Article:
Dwayne's Photo

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Dwayne's Photo
Industry Film processing
Founded 1956 (1956)
Headquarters Parsons, Kansas, United States
Area served Worldwide
Key people Dwayne Steinle (founder)
Employees approx 60 (2010)[1]
Website Dwayne's Photo

Coordinates: 37°20′12.69″N 95°17′10.36″W / 37.3368583°N 95.2862111°W / 37.3368583; -95.2862111

Dwayne's Photo is a film processing facility in Parsons, Kansas founded in 1956. It was the last Kodak certified Kodachrome processing facility in the world, until the line was shut down on December 30, 2010 due to lack of developing chemicals.[2][3][4]

History[edit]

The company was founded in 1956 by Dwayne Steinle as a small film processing facility, but it quickly expanded to become one of the leading photo processors in the United States. When the use of 8 mm film and its successor Super 8 declined rapidly in the 80s, most facilities closed down. Dwayne's, and some other labs, offers processing for a variety of film types, like 126 film, that are no longer manufactured.[1]

Between 2000 and 2010, the business was affected by the decline in income because of widespread migration to digital photography, and by 2010 it had reduced its staffing levels from 200 to about 60. By that date, digital sales accounted for half the company's revenue.[5]

Dwayne's Photo announced that it would continue processing Kodachrome film, which was no longer manufactured by Kodak, until the end of December 2010. On July 14, 2010, Dwayne's announced[6] that the final roll of Kodachrome manufactured by Kodak was developed for Steve McCurry. The 36 slides will be housed at George Eastman House in Rochester, NY. The last roll of Kodachrome film to be developed was exposed by owner Dwayne Steinle with the last exposed frame being a group shot of the Dwayne's Photo employees. [5] The last days of Kodachrome color processing by Dwayne’s Photo are commemorated in the book Kodachrome – End of the Run: Photographs from the Final Batches, edited by photographers Bill Barrett and Susan Hacker Stang with introductory essays by famed Time Magazine worldwide pictures editor Arnold Drapkin and Dwayne’s Photo vice president Grant Steinle. The book presents a year of pictures shot by Webster University photography students on more than 100 rolls of by-then rare Kodachrome film and processed by Dwayne’s on the very last day, January 18, 2011, before processing chemicals were used up forever.[7]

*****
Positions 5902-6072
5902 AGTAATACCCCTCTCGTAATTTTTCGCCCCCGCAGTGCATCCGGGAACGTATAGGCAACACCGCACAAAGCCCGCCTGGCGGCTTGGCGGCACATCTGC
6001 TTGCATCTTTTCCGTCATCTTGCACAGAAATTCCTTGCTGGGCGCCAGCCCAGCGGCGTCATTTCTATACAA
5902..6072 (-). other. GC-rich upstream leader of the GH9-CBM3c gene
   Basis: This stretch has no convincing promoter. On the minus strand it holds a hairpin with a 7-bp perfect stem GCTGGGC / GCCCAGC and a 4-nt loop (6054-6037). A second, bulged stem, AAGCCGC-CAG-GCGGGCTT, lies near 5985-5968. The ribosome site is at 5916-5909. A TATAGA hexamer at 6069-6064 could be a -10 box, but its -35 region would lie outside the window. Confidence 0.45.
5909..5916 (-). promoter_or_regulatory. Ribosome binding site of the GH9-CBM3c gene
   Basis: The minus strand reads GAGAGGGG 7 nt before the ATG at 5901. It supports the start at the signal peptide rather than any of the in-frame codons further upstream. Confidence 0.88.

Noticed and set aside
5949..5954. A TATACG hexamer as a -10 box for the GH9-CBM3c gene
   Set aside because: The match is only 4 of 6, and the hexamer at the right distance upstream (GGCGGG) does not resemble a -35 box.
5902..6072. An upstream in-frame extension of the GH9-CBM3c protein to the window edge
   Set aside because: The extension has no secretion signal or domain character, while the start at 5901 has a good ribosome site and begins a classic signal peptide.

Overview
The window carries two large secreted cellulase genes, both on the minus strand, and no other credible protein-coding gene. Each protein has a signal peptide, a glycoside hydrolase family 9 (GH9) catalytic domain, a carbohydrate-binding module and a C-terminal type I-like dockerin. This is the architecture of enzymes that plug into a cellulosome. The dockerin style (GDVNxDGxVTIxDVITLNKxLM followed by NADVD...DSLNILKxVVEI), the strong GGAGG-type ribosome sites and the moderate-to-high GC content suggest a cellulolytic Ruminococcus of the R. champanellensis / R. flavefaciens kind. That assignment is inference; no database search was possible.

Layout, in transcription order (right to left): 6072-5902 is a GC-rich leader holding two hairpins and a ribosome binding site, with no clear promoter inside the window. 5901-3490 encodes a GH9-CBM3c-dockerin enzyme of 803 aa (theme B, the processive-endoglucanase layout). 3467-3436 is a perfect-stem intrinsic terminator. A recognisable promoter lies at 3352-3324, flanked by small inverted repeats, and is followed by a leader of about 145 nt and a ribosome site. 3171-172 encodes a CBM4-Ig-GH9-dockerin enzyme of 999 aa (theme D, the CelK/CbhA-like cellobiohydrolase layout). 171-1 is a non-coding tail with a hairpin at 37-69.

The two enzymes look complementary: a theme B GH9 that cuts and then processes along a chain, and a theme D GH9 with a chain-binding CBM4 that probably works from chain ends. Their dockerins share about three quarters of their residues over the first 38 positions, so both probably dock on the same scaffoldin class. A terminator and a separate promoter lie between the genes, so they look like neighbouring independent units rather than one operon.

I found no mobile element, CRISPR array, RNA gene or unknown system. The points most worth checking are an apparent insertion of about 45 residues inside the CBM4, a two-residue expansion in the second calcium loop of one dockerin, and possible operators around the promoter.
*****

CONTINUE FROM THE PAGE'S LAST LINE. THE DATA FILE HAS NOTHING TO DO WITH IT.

References[edit]

  1. ^ a b "Our History". Dwayne's Photo. Retrieved 1 March 2010. 
  2. ^ "Kodak Retires KODACHROME Film; Celebrates Life of Oldest Film Icon in its Portfolio". Kodak. June 22, 2009. Retrieved 1 March 2010. 
  3. ^ "Dwayne's Photo, Parsons Kansas, The Last Lab to Process Kodachrome". Wichita Eagle. Retrieved 1 March 2010. 
  4. ^ "End of an Era: Kodak to discontinue Kodachrome 64". Photo.net. Retrieved 1 March 2010. 
  5. ^ a b Sulzberger, A. G. (29 December 2010). "For Kodachrome Fans, Road Ends at Photo Lab in Kansas". The New York Times. 
  6. ^ "Last Kodachrome roll processed in Parsons". The Wichita Eagle. 2010-07-14. Retrieved 2010-07-22. 
  7. ^ See Susan Stang’s detailed description of the Kodachrome collaboration between Dwayne's Photo and Webster University in Bill Barrett and Susan Hacker Stang (editors), Kodachrome – End of the Run: Photographs from the Final Batches (St. Louis, Webster University Press, 2011), pages 2-10.